Dysphagia

, Volume 27, Issue 4, pp 498–503

Does Removal of Tracheostomy Affect Dysphagia? A Kinematic Analysis

Authors

  • Jin Young Kang
    • Department of Rehabilitation MedicineSanbon Medical Center, Wonkwang University
  • Kyoung Hyo Choi
    • Department of Rehabilitation MedicineAsan Medical Center, University of Ulsan College of Medicine
  • Gi Jeong Yun
    • Department of Rehabilitation MedicineAsan Medical Center, University of Ulsan College of Medicine
  • Min Young Kim
    • Department of Rehabilitation MedicineCHA Bundang Medical Center, CHA University
    • Department of Rehabilitation MedicineCHA Bundang Medical Center, CHA University
Original Article

DOI: 10.1007/s00455-012-9396-y

Cite this article as:
Kang, J.Y., Choi, K.H., Yun, G.J. et al. Dysphagia (2012) 27: 498. doi:10.1007/s00455-012-9396-y

Abstract

Tracheostomy tubes are thought to increase the incidence of aspiration and several mechanisms that might cause this have been suggested. Some studies reported alterations in laryngeal elevation during swallowing, which they attributed to an anchoring effect of the tracheostomy tube resulting in dysphagia. The purpose of the present study was to kinematically investigate the effect of tracheostomy on the swallowing process in dysphagic patients. Thirteen patients (7 males, 6 females; mean age = 61.4 years) were prospectively enrolled between August 2008 and December 2009. The inclusion criteria for a patient who had undergone tracheostomy were an ability to tolerate tube plugging for 48 h and the capacity to expectorate without assistance. All patients underwent two videofluoroscopic swallow studies (VFSS), before and after decannulation. We measured 21 time interval variables during swallowing in the pharyngeal phase and the extent of laryngeal elevation. No patient exhibited any change in swallowing function status [Penetration − Aspiration Scale (PAS) (median value = 1)] in the interval between the two VFSS tests. Upon kinematic analysis, no significant difference in any variable pertaining to laryngeal elevation or pharyngeal constriction was found when pre- and post-decannulation VFSS test data were compared (p > 0.05). The present study thus showed that removal of a tracheostomy tube does not affect the kinematics of swallowing. Our results support previous findings that indicated no relationship between tracheostomy tube placement and dysphagia.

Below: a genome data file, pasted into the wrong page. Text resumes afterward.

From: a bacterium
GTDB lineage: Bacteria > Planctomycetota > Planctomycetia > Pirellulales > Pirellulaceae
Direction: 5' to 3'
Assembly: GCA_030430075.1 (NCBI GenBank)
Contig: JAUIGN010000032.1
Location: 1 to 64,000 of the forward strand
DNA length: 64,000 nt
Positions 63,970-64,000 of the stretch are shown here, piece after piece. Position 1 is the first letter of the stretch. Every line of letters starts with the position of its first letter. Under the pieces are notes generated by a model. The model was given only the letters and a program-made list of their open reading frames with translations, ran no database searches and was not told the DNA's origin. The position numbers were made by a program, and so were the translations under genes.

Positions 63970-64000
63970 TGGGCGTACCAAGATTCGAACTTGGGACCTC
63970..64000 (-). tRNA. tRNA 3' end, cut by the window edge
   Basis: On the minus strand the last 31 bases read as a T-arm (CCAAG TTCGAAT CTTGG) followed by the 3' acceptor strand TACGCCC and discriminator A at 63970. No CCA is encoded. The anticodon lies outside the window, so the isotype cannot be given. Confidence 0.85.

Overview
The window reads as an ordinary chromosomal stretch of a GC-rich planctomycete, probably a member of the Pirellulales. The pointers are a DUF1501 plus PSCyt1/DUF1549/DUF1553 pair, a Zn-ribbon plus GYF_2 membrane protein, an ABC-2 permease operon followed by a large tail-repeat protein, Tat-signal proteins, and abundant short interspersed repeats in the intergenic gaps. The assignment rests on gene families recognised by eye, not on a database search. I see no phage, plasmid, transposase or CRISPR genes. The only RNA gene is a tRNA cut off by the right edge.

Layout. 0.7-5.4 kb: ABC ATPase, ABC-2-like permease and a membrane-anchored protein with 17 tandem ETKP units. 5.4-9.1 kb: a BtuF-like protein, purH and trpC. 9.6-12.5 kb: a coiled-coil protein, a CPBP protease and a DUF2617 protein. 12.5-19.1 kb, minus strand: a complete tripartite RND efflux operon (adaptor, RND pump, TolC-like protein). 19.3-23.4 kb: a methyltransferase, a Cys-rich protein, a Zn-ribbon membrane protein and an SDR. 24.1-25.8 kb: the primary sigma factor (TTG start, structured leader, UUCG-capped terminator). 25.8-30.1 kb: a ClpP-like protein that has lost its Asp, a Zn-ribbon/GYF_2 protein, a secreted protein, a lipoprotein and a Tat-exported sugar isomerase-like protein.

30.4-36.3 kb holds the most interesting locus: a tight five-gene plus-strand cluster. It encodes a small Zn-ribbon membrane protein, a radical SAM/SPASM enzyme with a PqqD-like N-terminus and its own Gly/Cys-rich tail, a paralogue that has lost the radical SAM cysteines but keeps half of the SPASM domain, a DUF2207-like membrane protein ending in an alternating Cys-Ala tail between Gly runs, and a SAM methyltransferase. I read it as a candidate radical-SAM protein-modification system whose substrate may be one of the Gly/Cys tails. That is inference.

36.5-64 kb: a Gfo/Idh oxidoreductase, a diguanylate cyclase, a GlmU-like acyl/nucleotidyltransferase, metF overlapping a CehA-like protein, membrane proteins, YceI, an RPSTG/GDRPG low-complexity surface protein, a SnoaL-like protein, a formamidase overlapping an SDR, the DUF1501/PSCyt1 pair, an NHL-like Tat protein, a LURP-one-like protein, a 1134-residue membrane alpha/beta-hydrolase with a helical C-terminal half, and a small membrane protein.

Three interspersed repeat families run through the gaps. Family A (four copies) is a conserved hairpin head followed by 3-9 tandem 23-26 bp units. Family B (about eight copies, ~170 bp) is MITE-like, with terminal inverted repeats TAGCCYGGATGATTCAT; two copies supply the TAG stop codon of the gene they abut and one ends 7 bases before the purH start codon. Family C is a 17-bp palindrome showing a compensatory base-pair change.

Keywords

TracheostomyDeglutition disorderKinematic analysisVideofluoroscopic swallowing studyDeglutition

Copyright information

© Springer Science+Business Media, LLC 2012